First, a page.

Can These Forms Be Changed?
The simple answer is yes! I can switch the order of the clauses.
Instead of saying, “If it rains tomorrow, I’ll take my umbrella,” I can say, “I’ll take my umbrella if it rains tomorrow. There is no difference in the meaning, but you can see there is a difference in punctuation if you are writing. When you put the “if “clause first, you need a comma. There is no comma when the “if” clause is second.
More First Conditional Examples
Here are some more examples of the first conditional, which is used when the speaker believes the things are likely to happen.
1. If she cooks dinner tonight, her husband will wash the dishes.
2. If the baby misses his nap, he’ll be cranky this afternoon.
3. The teacher will return the quizzes tomorrow if she finishes grading them tonight.
4. If he exercises, he will lose weight!
In all of these sentences, the speaker believes that these things will probably happen.
More Second Conditional Examples
In the second conditional, the speaker believes that what they’re saying is probably not going to happen.
They would go to France if they had enough time off from work.
In this case, they don’t have enough time off work, so they probably won’t be going to France.
She would ask for help if she needed it.
In this situation, I don’t think she needs help. Therefore, she’s probably not going to ask for it.
Let’s try the same sentence in the first conditional:
If she needs help, she’ll ask for it.
Here, I believe that she might need help and that she will ask for it if she does.
Use the Second Conditional for Impossible Situations
We can also use the second conditional when we talk about imaginary situations or things that are completely impossible. Remember the question I asked you at the beginning?
If you were an animal, what kind of animal would you be?
This is not possible, is it? You’re not an animal, but imagine if you could be… For me, if I were an animal, I would be a duck. Ducks always look so calm and relaxed, and who doesn’t like a duck? What would you be?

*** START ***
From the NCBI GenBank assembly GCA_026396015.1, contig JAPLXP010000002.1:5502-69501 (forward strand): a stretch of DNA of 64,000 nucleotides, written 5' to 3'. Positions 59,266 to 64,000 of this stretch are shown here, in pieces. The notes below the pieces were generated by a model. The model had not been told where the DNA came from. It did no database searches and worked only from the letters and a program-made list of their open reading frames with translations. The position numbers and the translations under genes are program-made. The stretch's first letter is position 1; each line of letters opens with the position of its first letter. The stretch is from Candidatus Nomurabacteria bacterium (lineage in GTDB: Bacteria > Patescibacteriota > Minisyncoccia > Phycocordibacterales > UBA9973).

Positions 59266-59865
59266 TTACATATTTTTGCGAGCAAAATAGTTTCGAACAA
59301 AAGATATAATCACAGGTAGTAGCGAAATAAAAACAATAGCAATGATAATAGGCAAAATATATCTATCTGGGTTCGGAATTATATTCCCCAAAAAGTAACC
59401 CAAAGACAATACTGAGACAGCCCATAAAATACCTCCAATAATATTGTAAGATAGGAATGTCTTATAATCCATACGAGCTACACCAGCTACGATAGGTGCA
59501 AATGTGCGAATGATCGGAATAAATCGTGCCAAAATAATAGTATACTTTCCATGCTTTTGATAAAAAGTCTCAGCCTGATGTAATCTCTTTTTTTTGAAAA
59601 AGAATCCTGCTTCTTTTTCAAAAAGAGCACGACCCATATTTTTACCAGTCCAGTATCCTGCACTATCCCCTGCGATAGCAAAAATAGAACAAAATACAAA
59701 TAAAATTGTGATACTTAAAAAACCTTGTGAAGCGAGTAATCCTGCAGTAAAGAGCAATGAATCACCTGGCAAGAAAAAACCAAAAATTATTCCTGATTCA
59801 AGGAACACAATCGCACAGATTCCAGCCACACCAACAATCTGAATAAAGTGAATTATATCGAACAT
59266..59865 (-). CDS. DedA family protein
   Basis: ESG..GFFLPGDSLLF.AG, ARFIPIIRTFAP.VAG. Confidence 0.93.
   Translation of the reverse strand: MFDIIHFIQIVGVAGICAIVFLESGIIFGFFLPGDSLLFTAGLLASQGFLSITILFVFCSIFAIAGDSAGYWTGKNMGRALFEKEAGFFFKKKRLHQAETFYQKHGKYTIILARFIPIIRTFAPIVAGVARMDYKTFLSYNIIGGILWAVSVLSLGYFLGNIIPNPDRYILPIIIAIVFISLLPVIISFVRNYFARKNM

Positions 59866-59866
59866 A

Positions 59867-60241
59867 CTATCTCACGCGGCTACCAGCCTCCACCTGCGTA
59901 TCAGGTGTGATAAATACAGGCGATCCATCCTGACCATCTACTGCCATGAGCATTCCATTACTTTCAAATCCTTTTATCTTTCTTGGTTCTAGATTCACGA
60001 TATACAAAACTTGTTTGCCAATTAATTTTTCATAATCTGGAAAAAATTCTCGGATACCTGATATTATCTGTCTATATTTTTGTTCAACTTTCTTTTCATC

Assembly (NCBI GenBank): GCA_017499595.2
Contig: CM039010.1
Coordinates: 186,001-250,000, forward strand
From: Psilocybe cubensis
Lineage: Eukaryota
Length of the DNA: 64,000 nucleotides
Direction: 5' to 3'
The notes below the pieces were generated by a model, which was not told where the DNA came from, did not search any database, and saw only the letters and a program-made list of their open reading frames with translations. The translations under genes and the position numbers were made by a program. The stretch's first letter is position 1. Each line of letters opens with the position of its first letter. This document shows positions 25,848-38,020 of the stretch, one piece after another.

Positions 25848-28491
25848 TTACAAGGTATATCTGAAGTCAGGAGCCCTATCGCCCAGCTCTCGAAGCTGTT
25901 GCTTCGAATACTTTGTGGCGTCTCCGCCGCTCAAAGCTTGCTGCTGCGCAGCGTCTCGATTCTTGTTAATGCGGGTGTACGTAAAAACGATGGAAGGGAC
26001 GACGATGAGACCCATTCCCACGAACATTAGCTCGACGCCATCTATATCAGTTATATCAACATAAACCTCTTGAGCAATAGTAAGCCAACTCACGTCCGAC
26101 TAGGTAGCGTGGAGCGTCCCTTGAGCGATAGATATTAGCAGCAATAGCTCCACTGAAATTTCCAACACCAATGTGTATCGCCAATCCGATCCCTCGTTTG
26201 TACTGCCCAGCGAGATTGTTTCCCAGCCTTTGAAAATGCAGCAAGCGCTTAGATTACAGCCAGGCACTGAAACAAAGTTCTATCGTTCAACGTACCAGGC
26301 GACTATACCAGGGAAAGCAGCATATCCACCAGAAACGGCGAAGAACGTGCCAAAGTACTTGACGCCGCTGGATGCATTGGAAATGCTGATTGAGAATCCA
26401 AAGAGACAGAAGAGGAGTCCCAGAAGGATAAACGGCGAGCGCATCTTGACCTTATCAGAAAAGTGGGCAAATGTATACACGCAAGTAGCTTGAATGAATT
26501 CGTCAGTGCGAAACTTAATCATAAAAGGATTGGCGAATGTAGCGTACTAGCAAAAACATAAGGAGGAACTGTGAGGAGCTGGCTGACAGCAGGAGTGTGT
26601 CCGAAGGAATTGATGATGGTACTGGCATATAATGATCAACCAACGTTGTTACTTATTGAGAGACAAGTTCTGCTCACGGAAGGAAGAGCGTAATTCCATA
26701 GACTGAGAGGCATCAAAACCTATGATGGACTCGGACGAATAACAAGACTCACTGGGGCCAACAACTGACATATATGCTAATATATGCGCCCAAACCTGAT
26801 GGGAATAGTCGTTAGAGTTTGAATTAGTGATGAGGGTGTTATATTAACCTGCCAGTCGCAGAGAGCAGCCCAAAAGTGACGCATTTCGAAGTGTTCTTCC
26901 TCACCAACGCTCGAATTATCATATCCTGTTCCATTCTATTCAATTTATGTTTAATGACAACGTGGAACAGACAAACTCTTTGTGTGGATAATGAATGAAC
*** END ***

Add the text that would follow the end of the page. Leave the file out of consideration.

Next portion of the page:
Use the Second Conditional to Give Advice
This is something we do all the time! If your friend has a problem, you might say, “You should do this,” or “You need to do that.” Well, this could sound a little bossy or pushy. It’s more polite to use the second conditional, and say, “If I were you, I would…” You’re still giving advice, but “If I were you, I would find a new job,” sounds nicer than saying, “You need to find a new job.”
Time For a Quiz!
Let’s see how well you understand this! Say yes if you think the sentence is a first conditional, and it’s very likely to happen. Say no if it’s a second conditional and it’s unlikely to happen!
- If I had enough money, I’d buy a Ferrari.
- If I get home early, I’ll watch a movie.
- If you subscribe to this channel, you’ll learn a lot!
- If I won the lottery, I’d share with all of you!
- If my brother comes over tonight, we’ll cook dinner together.
Now, let’s check your understanding of the right verbs to use.
If he liked sushi, he_________to the new Japanese restaurant.
- will go
- would go
The correct answer here is 3, would go. In the if-clause we have the past tense verb liked, so the result clause needs to use would with the base form of the verb.
I ___________ you later tonight if I hear anything new.
- will call
- would call
The correct answer is 1, will call. In the if clause, we use “hear,” the simple present. So, the result clause needs “will” and the verb.
I hope that you feel more confident using the first and second conditionals now. Learning a second language can feel overwhelming, but you can do it! Reading post like this is a great way to really improve your English fluency. However, make sure to use what you learn in speaking and in writing.
For more about conditionals, check out this post on the first conditional! Look for Go Natural English on YouTube, and keep learning and growing your English skills! See you next time!